Ecole Doctorale des Sciences de la Vie, Santé, Agronomie et Environnement (SVSAE) de l’Université Clermont Auvergne (UCA). Soutenue le 28 Mai 2019.
High throughput study of biofilm and virulence in Listeria monocytogenes using innovative approaches
Listeria monocytogenes is a facultative anaerobic, Gram-positive and rod-shaped bacterium. It is multifaceted foodborne pathogen characterized by its adaptability in adverse conditions and proliferation in a wide range of environments from soil to mammalian host cells. The bacterium forms biofilms in food chain which is presumed to be a source of repeated food product contamination increasing the risk of listeriosis in consumers. L. monocytogenes isolates are grouped into four distinct phylogenetic divisions of 13 serotypes among which lineage I (mainly of 4b and 1/2b) and lineage II (mainly of 1/2a and 1/2c) represent most isolates. Their genomes are approximately 2.8-3.2 Mbp, composed of around 3,000 open reading frames with a high rate of nucleotide polymorphisms. The genetic heterogeneity is reflected on diversified clonal structure which correlates, to some extent, with phenotypic traits such as virulence or stress resistance. The thesis, therefore, investigated two most prominent phenotypes, biofilm formation and virulence potential, from various perspectives using state-of-the art technologies. Throughout the studies, large panels of isolates were used to represent the intraspecific diversity.
Firstly, sudden cold shock induced cellular adhesion to abiotic surfaces as a transient phenotypic change. In addition, cell surface of L. monocytogenes revealed strong electron-donor nature regardless of temperature and became more hydrophilic as cells adapted to cold. A mild but significant correlation was observed between affinity for ethyl acetate and cellular adhesion level suggesting the role of physicochemical property in adhesion step. Next, various food-related factors played distinct roles at different biofilm formation steps. Nutrient deprivation enhanced adhesion, however, impeded maturation step. Addition of NaCl to growth cultures stimulated biofilm production and, surprisingly, it significantly intensified biofilm maturation of nutrient-deprived cells. High degree of variation in relative biofilm productivity was observed among serotypes, genotypes, as well as isolates across culture conditions, however, certain genotype (clonal complex 26) revealed distinctively higher biofilm production under cold temperature (10°C) suggesting an association of genotype with biofilm phenotype. Assessment of genetic composition with regard to biofilm production by pan-genome-wide association study revealed that functions such as ‘Cell surface proteins’, ‘Soluble internalin, and ‘Transformation/Competence’ were highly enriched implying their roles in L. monocytogenes biofilm formation. Finally, transcriptome profiles were analysed in depth using RNA sequencing. Importantly, Principal Component Analysis refined a large dataset to strengthen experimental reproducibility and improve statistical power of correlation analyses. Certain transcriptional factors with key roles in virulence such as σB, PrfA, and CodY contributed to variations in basal transcripts level among isolates. High diversity of transcriptomes between lineage I and II as well as hyper- and hypovirulent genotypes was observed implying the importance of transcriptomic plasticity in the bacterial physiology. Transcripts level of numerous genes related to sugar metabolism and transport found to be correlated with in vivo virulence potential suggesting the involvement of such pathways in the infection in Galleria mellonella model system.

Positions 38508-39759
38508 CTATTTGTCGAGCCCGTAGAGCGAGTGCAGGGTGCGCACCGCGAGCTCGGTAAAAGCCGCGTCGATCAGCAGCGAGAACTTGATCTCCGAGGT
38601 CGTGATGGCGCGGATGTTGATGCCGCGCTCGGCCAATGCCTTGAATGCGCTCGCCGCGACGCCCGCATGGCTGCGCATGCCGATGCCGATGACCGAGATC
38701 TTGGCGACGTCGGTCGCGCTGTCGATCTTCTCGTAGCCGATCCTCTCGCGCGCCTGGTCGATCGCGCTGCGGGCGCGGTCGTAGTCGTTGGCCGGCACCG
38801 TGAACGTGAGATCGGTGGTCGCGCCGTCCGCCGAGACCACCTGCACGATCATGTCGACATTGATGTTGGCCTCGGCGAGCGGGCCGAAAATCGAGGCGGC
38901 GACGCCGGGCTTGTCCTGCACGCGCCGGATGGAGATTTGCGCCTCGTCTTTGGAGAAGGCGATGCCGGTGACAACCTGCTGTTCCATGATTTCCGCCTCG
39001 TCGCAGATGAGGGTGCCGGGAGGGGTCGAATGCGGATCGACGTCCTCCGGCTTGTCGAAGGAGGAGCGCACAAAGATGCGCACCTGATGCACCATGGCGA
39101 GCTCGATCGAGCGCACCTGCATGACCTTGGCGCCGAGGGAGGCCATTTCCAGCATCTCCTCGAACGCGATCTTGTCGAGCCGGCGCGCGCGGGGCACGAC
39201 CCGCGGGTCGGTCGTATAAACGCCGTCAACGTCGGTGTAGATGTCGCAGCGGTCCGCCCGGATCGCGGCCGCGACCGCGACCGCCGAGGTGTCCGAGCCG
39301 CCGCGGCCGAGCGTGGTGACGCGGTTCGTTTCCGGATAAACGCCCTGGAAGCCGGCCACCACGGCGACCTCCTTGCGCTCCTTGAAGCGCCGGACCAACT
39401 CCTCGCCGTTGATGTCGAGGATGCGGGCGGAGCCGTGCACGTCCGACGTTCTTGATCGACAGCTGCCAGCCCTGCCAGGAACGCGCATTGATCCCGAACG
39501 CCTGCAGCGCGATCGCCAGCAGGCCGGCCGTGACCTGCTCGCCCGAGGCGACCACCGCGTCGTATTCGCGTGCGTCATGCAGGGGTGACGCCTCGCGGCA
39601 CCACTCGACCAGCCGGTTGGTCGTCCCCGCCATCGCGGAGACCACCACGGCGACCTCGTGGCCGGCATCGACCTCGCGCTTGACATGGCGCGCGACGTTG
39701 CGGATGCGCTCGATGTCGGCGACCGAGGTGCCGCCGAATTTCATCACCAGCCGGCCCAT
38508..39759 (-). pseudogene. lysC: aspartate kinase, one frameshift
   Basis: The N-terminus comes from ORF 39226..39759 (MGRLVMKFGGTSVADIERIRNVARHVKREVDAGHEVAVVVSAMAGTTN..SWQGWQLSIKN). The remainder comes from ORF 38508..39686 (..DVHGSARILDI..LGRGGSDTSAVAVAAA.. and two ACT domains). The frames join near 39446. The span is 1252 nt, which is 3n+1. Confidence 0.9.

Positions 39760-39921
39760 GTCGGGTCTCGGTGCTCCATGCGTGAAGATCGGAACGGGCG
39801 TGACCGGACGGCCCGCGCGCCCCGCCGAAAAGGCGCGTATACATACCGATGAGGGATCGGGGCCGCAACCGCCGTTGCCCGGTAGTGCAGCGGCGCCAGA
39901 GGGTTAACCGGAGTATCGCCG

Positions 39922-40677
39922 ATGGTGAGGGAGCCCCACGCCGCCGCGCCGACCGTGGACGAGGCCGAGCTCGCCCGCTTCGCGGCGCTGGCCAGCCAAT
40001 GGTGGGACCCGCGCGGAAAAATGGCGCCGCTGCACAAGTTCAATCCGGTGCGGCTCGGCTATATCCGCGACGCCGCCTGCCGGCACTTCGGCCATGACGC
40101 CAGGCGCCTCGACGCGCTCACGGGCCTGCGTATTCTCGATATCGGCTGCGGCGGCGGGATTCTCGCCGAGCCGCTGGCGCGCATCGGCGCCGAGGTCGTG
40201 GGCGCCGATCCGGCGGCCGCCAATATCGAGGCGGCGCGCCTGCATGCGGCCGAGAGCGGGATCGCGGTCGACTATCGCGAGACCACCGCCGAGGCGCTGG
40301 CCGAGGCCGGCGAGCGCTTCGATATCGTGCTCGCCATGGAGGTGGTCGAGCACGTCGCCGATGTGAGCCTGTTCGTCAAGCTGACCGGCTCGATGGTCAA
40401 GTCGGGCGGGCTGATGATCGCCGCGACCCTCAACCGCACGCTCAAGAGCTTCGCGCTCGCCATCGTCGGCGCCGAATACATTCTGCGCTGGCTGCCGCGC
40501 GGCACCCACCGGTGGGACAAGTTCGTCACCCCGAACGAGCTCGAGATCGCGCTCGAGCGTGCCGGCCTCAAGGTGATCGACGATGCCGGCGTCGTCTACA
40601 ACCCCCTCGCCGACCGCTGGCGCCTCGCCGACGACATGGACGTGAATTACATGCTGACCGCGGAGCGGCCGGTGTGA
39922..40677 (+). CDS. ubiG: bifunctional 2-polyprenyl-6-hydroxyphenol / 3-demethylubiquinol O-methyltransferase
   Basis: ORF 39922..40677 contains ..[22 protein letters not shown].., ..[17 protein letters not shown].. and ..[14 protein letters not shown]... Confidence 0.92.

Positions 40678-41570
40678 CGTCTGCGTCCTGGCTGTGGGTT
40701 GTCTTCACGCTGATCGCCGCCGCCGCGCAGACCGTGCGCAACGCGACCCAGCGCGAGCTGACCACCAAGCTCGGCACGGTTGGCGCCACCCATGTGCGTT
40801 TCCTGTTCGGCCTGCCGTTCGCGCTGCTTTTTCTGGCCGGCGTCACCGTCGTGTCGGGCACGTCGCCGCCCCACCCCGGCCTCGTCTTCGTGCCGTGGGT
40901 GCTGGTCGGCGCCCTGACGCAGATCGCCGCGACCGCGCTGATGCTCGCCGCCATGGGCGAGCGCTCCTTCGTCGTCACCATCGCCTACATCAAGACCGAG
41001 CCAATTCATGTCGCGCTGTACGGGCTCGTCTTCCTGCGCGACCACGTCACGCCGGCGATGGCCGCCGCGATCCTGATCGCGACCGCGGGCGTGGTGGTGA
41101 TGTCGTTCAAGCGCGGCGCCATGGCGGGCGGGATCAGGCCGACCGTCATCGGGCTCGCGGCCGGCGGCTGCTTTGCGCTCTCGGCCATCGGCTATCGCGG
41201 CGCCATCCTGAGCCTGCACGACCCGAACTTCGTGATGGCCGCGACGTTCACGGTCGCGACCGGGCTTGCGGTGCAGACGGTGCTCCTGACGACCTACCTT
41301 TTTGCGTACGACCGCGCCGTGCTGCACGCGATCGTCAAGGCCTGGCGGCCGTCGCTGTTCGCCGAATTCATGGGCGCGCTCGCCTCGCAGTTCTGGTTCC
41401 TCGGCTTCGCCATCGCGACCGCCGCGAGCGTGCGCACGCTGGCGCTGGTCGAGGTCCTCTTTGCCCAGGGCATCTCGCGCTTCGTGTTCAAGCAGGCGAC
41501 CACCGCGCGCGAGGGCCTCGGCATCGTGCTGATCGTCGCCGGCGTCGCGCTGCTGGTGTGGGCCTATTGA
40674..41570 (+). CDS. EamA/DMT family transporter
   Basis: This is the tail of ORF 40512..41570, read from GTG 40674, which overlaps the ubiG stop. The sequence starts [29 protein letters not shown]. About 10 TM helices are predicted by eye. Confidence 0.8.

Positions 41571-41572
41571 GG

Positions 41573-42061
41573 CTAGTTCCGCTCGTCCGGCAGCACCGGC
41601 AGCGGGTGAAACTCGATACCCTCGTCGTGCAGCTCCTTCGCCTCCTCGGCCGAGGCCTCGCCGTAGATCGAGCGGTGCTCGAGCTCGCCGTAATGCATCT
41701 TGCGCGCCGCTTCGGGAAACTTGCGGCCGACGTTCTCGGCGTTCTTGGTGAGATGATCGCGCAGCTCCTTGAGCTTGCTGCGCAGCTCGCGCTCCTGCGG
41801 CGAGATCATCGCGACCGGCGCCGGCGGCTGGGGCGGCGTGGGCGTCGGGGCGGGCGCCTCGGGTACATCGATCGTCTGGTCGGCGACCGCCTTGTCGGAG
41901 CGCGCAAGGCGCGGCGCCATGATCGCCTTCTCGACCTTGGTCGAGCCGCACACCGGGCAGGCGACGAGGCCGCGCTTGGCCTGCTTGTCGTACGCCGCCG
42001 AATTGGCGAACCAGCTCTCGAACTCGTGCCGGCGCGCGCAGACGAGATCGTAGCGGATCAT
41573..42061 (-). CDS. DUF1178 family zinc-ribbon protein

Conclusively, the thesis explored intraspecific diversity in L. monocytogenes and resulted in ample phenotypic, genomic, and transcriptomic findings. With the integrative omics approach in listeriology, the present work will contribute to unveiling the complex physiology and pathology of the bacterium.
Keywords: Listeria monocytogenes, biofilm, virulence, genomics, transcriptomics